OPINION: What it takes to keep the lights on in Forest Grove
As a newly appointed Forest Grove city councilor, and one who admittedly had never paid much attention to how any of the services in this self-service city were delivered, the learning curve has been massive.
Understanding more about how the city operates has made me realize how much I was taking for granted — it highlighted the kind of support our city departments need in order to continue to provide these essential services to everyone equitably.
One of my first tours was the Light and Power department.
I was given the literal "bird's-eye-view" from 90 feet up in the bucket with Jordan and Ken, at the top of a power pole, which I learned is no longer referred to as a "telephone pole."
Later that day, touring one of four substations with Rick and Darrel, I saw the inside view of how Darrel runs through daily checks of maintenance and also the creative troubleshooting done to keep our four substations running.
Currently, most of our city has been able to watch — in real time — one of the most significant and complex projects in the city department's history: the rerouting of the "Filbert/Thatcher 115 Tie Line" transmission line, which will prevent the four-second outages that have been occurring on the west side of town for years. This has required the skills from every single one of the employees in addition to the creativity and leadership from the crew leads, like Jim and our director, Keith Hormann.
The Light and Power department, much like Public Works, employs professionals who work "behind the scenes" — sometimes out of sight, many times at night or on a weekend, and often times troubleshooting on the spot in different areas of the city — unseen work that makes the essential services we depend on each day like water, power and heat readily available to all.
Forest Grove Light and Power does not profit from a rate increase. We charge rates to recover costs only. Our lineman are paid deservedly competitive salaries — retaining and recruiting lineman is extremely difficult, especially in rural areas like ours.
Rate increases for the public only occur when it is necessary to maintain the level of service — and staff that is required to deliver it — that we all access. These rate increases ensure that we can maintain the equipment that keeps our linemen safe — investments that show our staff that their safety is our top priority. They allow us to staff our department with linemen, journeymen, apprentices, tree trimmers and office staff who can then respond to situations efficiently.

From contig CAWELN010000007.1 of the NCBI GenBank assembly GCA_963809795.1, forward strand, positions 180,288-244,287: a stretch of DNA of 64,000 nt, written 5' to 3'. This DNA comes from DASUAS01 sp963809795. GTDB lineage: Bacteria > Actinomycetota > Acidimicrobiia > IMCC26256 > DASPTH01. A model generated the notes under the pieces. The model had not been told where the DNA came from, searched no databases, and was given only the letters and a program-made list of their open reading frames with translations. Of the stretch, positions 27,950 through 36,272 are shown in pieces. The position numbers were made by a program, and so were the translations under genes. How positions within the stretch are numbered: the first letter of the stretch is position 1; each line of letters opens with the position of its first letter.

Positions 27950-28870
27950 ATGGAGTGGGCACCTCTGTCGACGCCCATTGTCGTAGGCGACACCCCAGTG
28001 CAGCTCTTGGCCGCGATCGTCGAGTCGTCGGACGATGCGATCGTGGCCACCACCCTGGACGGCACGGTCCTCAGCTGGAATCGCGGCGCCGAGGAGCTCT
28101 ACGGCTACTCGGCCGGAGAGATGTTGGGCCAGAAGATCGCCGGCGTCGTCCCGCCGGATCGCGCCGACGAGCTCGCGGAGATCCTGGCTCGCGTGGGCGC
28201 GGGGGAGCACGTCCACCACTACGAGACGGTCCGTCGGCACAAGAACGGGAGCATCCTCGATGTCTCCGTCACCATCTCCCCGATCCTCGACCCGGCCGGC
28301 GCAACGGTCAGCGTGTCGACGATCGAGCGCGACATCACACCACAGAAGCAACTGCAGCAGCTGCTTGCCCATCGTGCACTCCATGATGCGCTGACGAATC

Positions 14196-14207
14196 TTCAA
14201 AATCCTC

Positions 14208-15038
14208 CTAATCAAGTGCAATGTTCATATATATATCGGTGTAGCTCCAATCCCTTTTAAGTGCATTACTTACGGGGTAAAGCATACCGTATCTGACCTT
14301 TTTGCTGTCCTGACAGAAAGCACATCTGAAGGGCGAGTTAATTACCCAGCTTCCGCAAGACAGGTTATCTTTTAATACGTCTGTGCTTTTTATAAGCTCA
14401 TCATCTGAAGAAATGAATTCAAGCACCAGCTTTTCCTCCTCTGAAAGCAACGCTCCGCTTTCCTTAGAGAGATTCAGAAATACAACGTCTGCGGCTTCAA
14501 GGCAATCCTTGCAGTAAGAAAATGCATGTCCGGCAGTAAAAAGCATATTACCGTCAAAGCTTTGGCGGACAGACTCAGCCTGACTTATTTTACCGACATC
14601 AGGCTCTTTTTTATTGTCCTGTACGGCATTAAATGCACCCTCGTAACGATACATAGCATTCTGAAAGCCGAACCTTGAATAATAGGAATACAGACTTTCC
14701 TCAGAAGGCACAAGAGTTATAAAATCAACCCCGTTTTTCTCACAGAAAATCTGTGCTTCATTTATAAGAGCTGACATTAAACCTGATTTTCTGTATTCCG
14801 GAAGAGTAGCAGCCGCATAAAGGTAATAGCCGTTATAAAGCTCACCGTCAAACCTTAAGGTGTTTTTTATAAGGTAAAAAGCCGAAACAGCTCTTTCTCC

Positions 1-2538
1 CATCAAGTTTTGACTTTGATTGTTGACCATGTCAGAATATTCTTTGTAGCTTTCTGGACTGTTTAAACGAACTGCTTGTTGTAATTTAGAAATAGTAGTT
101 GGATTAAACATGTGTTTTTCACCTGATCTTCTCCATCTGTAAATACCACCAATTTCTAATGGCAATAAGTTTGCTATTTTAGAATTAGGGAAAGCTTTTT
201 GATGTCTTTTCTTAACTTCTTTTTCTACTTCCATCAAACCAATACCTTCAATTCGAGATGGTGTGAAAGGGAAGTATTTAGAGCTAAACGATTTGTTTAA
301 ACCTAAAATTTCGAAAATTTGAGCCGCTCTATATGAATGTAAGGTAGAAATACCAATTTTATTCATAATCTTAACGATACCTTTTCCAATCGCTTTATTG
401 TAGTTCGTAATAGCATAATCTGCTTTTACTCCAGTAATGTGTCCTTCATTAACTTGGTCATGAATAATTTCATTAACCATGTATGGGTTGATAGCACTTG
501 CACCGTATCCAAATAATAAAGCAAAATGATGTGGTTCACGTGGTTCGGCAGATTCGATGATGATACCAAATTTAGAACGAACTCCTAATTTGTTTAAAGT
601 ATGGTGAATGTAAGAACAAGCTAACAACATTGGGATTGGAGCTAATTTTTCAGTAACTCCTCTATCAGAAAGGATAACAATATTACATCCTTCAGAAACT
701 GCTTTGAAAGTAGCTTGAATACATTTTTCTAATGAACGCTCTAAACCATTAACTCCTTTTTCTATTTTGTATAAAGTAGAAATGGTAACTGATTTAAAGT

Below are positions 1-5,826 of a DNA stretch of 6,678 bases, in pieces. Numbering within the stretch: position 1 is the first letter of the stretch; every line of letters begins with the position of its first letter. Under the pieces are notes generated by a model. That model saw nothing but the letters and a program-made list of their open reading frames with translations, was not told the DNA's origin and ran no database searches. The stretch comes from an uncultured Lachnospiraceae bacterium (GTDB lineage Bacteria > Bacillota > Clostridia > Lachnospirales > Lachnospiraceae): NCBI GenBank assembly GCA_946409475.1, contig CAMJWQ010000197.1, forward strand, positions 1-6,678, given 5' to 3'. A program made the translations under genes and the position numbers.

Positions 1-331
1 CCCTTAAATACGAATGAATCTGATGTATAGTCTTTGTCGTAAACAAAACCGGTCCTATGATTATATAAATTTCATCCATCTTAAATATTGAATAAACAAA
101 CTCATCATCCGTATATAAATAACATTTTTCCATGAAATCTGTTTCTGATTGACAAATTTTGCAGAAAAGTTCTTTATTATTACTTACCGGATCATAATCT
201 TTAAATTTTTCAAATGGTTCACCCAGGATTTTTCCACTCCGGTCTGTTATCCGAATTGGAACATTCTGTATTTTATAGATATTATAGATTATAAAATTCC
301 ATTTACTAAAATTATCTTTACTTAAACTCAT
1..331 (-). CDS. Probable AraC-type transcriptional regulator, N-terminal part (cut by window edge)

One example is that when power is down — like the outage last month due to a car running into a power pole on B Street — the response by our crews is immediate and provides power back to homes and businesses as quickly as possible. Sometimes these services aren't noticed until they aren't available, but your electric rates afford you the benefit of top-notch service from a professionally trained and loyal staff. You are getting the highest-value service for your money that your money and this city can provide.
Sensitive to the changing needs and circumstances of our community, our city budget includes a line item for energy assistance, and our staff works with each homeowner who may need help paying their bills in any given month. We also support homeowners in helping them access assistance funds from Washington County, and currently, we have a low percentage of our community who is past due on any notice. This is a testament to the commitment of our staff to make sure the needs of every community member is met with compassion and care.
At a recent City Council meeting, we heard from community members who brought valid questions about the equity of the increase in rates. We heard from councilors who talked about the challenges of having these increases at a time when many are struggling.
A compromise of 3.5% increase was reached, but this now means we will have to dip into a reserves fund to make sure we can maintain the level of service at the standard our community expects and deserves. That reserve fund is not a bottomless funding source — it will eventually need to be replenished.
There are continued conversations for council and the community to have in the next two years about how to make sure we have the funding we need to support the services we have.
I believe as our community learns more about the work our department does, the high level at which they do it, and the fact that they are a nonprofit entity, support for continued increases when warranted will continue. Taking time to check out the Light and Power webpage, programs, and even calling to ask questions are all ways we can work together to increase awareness and understanding of a complex set of systems and how they are working for you, the community member.
In a city, it is easy to remember to thank our public employees who may be a little more "high-profile," like our firefighters, teachers and police officers. It's not often you see a Halloween costume that is a lineman or tree-trimmer, for instance.
Our public employees are the types of heroes that are sometimes overlooked, and maybe much more so because of the behind-the-scenes nature of their work. Whether we increase the electric rates or not, the employees are out on those lines today, keeping you safe and keeping the lights on. That is the kind of professionals they all are.
I urge this community to take a moment to share your appreciation, learn more about all they have to offer, and to thank them for putting their lives on the line each day for all of us.
Kristy Kottkey is a Forest Grove city councilor.
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